The first time it happened, Brent Rowlands was a little confused and more than a little peeved. The second and third times, though still only in his early teens, he recognised there might be something wrong.
There he'd be, dirty and sweating after rugby practice, waiting for his dad to pick him up.
There was dad, Bay of Plenty rugby legend Greg Rowlands, pulling up the driveway of their Te Puna home, alone.
"Mum would be like, 'Where's the kids?'" Brent, now 36, says. "I've got two sons ... and you don't forget to pick your kids up unless something's wrong. There was multiple instances of that."
How old was dad at the time?
"He would have been 50 at the most."
Greg Rowlands, who toured Argentina with the All Blacks in 1976, playing four games, is 68. He is in a Tauranga care home for dementia patients. He has, Brent believes, suffered a long, slow Alzheimer's decline for at least the past 18 years.
Clearing out some stuff from the family home recently, Brent came across letters his dad was essentially writing to himself, outlining how he was dealing with his symptoms and prognosis. It was tough reading.
"From my early teens I knew something wasn't right. It wasn't just the forgetfulness, but also he'd become very reserved and withdrawn."
Rowlands' absent mind caused him issues at work, where he was a general manager for the Radio Network. About 10 years ago he left, forced on to the sickness benefit after failing to reach retirement age - a bitter blow for a proud man.
After that he didn't leave the house much, except for the footy on Saturday, where he would watch either his former Otumoetai Cadets or Bay of Plenty teams with old friends.
"He's got a group of close mates and they're really supportive, but it was hard for them. They knew long before the diagnosis that there was something wrong," Brent says. "Dad would go to the clubrooms and tell the same rugby stories over and over and they'd sit there listening again and again."
Repetitive behaviour is one of the most common traits of Alzheimer's patients.
Even by the comparatively diminutive standards of the 1970s - Rowlands played his first game for Bay of Plenty in 1969 and his last in 1981 - he was a small player. Usually a goalkicking fullback, Rowlands was the sort of player that fate refused to protect. If there was a ruck, it'd be his head that would catch the stray knee. And as for that nose, well it was broken so often that he would eventually need sinus surgery just to allow him to breathe properly.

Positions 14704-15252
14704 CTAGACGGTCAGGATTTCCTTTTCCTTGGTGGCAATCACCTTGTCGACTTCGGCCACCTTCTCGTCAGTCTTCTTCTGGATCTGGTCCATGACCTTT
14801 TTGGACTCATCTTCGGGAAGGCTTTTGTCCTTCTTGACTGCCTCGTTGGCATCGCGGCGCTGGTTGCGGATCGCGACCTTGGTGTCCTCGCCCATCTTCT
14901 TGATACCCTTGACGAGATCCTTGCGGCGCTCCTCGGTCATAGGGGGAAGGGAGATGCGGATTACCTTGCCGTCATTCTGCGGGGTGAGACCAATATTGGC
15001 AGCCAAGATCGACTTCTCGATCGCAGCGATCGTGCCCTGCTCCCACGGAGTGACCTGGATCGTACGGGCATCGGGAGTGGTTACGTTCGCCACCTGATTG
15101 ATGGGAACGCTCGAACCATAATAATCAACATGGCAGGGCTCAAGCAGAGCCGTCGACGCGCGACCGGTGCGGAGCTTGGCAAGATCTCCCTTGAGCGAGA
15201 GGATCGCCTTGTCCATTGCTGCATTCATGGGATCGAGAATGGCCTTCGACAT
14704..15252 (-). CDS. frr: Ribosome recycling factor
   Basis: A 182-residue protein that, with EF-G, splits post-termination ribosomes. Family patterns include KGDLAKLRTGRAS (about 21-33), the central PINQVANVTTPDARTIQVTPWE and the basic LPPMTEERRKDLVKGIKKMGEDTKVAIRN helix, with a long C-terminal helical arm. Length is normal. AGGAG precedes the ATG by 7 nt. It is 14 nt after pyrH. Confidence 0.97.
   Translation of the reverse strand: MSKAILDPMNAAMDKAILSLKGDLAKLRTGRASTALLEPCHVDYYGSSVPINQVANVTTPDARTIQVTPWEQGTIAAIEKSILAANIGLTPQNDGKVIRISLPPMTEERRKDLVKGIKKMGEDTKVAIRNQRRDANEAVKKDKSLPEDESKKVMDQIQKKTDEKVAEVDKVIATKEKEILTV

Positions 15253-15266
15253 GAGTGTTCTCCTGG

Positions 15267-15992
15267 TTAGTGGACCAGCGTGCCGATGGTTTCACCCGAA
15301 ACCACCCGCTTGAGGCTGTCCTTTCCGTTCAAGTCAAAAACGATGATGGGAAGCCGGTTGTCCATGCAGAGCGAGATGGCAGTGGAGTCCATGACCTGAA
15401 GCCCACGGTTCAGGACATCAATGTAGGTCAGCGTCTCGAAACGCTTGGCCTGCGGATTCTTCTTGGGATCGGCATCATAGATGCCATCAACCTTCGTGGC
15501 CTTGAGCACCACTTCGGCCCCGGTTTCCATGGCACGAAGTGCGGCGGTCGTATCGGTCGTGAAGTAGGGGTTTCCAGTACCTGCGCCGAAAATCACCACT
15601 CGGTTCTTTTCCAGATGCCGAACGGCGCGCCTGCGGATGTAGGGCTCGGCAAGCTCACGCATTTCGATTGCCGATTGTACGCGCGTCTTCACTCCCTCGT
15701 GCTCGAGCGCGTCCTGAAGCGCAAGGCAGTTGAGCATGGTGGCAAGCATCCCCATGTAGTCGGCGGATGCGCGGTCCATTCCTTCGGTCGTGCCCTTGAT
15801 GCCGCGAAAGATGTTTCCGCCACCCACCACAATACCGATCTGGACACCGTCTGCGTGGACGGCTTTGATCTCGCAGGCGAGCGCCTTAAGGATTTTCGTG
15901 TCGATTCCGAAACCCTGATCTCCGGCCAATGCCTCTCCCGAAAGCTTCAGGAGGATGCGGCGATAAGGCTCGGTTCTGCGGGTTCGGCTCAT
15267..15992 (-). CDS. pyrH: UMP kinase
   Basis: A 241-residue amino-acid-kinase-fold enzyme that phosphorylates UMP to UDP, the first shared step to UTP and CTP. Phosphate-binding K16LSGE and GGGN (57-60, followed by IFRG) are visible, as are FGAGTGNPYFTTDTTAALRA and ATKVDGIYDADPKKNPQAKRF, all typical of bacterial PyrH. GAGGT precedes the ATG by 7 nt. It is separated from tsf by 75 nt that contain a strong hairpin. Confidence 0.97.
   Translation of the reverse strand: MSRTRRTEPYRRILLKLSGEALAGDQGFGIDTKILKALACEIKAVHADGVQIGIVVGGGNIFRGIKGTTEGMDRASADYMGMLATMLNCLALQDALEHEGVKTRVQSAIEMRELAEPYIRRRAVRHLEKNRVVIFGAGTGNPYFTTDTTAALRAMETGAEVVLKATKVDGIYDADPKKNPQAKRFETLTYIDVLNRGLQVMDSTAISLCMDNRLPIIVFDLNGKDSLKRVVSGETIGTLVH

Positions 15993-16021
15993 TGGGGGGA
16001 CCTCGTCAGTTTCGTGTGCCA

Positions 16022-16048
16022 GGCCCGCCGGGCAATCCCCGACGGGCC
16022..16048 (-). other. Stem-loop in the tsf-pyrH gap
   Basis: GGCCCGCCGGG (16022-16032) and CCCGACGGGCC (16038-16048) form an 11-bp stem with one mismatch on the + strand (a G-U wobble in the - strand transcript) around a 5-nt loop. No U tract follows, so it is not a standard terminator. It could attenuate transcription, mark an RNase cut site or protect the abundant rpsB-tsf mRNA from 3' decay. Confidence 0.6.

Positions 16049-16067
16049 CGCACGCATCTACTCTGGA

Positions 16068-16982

"They played so much, too. If you were on tour you'd take a head knock in the weekend and be playing a midweek game a few days later. There was no rest time," Brent says.
There is no history of dementia in Rowlands' family. They believe the knocks he took playing rugby were the reason he started showing symptoms so awfully young.
"We can pretty much guarantee it [Alzheimer's] came from rugby," he says. When Rowlands was still cognisant enough to discuss his situation, he confessed to the family that he wouldn't have changed a thing.
"He was adamant about it," Brent says. "Rugby was his life. If he had his time again, he'd do it all again."
It is an existential nightmare for Rowlands' children: Why was dad the one whose number was called?
"We are very proud of dad and he has created a legacy for the Rowlands family," says Brent, "but the price dad has had to pay for his love of rugby has cheated him out of his retirement and cheated his family of having a father and a grandfather.
"I've got two sons and they love their poppa to bits, but he doesn't know who they are."
Head-injured All Black had 'no regrets'
John Buxton never counted the number of times he got concussed playing rugby. To be perfectly frank, it wasn't really a "thing" when he made two test appearances for the All Blacks - against Australia in 1955 and a year later against the Springboks.
"I do know he had a couple of doozy head injuries during his career," his daughter, Anna Brealey, says. "I can remember him showing us a scar when we were children."
It was the invisible scars she thinks about now when she remembers her dad, who died in 2007 aged 73.
The Buxton siblings recalled their father retiring from rugby at 23 in part because of the head injuries.
He became prominent in the meat industry - his autobiography was titled Blood & Guts - but he was hit by a four-punch combination of ill health that badly affected his later life.
He contracted bacterial meningitis, viral meningitis and was diagnosed with Parkinson's at the age of 52, Brealey says.
"Along with the Parkinson's came the dementia which was serious enough for him to have to retire from a successful business career at 60, well before he would have wanted to."
Buxton was then felled by depression which, along with the dementia, worsened significantly.
"As a family we have long wondered whether the head injuries in his early life contributed to the later brain-related illnesses," Brealey says.
"In his later years we asked him if he had regrets and would he have avoided rugby if he knew what was in store in years to come.
"Interestingly he said 'no regrets' and that he would do it all over again," his daughter says.
"The experience of being an All Black was that precious."
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